A Diplomatic Meeting

A Diplomatic Meeting

Reagan, Thatcher, and the Art of Summitry

Studies in Conflict, Diplomacy, and Peace

by James Cooper

Published by: The University Press of Kentucky

208 Pages, 6.00 x 9.00 in, 13 b&w photos

  • Hardcover
  • 9780813154305
  • Published: January 2022

$45.00

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They were known as "political soulmates" who shared a "special relationship". Grounded in similar democratic systems, common historical discourses, and sustained military alliance through several of the twentieth century's most contentious conflicts, British prime minister Margaret Thatcher and the American president Ronald Reagan shared a deep respect, admiration, and friendship, as well as similar ideologies. Many analysts and historians recycle a popular conception of the two New Right leaders joined at the hip politically, yet their relationship was more complex and nuanced.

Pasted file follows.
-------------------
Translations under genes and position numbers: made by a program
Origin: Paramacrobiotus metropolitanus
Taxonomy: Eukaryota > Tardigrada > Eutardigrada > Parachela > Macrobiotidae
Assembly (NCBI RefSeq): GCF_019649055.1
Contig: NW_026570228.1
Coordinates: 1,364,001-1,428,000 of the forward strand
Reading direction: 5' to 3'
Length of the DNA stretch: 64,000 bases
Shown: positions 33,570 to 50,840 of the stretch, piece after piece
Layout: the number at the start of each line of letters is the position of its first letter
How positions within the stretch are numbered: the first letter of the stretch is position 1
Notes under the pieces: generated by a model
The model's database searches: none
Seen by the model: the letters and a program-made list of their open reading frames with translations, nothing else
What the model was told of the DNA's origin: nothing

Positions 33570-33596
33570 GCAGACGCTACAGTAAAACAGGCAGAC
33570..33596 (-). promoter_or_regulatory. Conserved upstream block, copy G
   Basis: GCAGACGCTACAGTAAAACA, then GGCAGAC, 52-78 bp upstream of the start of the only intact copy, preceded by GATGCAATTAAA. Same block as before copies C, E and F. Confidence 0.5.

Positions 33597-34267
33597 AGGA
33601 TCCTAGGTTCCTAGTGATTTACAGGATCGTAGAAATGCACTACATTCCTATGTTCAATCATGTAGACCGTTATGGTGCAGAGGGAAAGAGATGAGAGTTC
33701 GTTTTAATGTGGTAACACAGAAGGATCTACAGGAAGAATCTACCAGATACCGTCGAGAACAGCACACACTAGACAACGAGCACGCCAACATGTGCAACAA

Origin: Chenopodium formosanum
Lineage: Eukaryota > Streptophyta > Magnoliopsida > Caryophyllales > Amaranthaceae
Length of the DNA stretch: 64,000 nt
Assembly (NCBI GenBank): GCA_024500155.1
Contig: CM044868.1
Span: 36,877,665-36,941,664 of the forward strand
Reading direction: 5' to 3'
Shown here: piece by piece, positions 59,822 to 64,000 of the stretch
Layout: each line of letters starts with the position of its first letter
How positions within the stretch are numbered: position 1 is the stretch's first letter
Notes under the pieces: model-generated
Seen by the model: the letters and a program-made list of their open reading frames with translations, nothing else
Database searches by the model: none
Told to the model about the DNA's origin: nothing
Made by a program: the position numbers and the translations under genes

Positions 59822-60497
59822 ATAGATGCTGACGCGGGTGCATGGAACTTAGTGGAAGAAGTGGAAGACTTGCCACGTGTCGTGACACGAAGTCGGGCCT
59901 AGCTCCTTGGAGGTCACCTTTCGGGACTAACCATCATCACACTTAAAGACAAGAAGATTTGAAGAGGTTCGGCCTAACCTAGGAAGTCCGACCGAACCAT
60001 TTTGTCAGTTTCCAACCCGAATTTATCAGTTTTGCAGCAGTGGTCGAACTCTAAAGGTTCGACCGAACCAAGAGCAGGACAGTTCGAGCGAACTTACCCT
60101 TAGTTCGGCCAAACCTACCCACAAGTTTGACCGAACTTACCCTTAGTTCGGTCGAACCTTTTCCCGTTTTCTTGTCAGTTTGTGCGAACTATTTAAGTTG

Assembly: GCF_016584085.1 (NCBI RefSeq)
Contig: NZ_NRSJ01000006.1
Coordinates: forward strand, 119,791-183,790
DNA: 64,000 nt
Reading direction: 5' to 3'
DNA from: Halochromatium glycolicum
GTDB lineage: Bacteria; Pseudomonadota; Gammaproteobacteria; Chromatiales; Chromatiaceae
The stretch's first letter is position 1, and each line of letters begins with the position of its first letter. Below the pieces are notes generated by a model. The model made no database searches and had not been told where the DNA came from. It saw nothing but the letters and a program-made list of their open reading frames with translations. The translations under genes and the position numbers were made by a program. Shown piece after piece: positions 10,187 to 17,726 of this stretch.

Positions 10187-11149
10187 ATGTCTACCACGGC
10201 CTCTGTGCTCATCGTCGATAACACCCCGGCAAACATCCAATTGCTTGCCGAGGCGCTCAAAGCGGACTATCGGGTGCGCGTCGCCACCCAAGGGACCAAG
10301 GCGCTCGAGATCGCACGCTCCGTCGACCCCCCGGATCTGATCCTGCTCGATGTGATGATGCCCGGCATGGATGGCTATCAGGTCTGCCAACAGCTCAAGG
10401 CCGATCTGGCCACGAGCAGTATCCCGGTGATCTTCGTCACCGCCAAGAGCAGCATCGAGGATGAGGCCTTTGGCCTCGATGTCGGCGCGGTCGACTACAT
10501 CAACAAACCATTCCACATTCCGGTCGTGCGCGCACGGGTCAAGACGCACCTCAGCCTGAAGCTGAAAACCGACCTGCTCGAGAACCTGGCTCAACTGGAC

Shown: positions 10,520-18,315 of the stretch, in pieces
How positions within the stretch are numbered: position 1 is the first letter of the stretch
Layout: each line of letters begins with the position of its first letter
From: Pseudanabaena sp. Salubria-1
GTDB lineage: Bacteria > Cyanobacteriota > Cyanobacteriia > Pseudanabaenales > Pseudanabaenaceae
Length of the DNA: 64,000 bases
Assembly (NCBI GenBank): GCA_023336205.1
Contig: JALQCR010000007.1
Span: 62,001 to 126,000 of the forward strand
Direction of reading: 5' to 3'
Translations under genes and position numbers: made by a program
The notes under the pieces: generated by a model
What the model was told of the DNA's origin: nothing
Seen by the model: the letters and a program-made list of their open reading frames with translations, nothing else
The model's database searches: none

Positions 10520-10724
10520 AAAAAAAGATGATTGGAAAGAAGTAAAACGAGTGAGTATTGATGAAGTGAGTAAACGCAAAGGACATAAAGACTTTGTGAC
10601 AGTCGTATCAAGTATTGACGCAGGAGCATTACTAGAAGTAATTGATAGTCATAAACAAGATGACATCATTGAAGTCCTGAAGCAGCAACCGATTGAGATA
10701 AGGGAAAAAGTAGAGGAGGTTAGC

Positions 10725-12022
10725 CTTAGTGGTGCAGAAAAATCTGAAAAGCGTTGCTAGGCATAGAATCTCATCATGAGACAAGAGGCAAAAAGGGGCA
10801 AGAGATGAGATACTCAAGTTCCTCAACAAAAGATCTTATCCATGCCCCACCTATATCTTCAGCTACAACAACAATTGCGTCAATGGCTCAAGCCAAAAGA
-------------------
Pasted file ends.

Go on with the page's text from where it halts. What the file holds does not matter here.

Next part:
Drawing on a host of recently declassified documents from the Reagan-Thatcher years, A Diplomatic Meeting: Reagan, Thatcher, and the Art of Summitry, provides an innovative basis to understand the development and nature of the relationship between the two leaders. Author James Cooper boldly challenges the popular conflation of the leaders' platforms and proposes that Reagan and Thatcher's summitry demonstrated that foreign policy was not distinct from domestic policy: there was just policy, and the related politics of it. Summits, therefore, were a significant opportunity for world leaders to further their own domestic agenda. Cooper utilizes the relationship between Reagan and Thatcher to demonstrate that summitry politics transcended any distinction between foreign policy and domestic politics -- a major objective of Reagan and Thatcher as they sought to consolidate power and implement their domestic economic programs in a parallel quest to reverse notions of their countries' "decline".

This unique and significant study about the making of the Reagan-Thatcher relationship uses their key meetings as avenues of exploration and argues that there is fluidity between the domestic and international spheres, which is underappreciated within existing interpretations of the leaders' relationship, Anglo-American relations and, more broadly, in the realm of international affairs.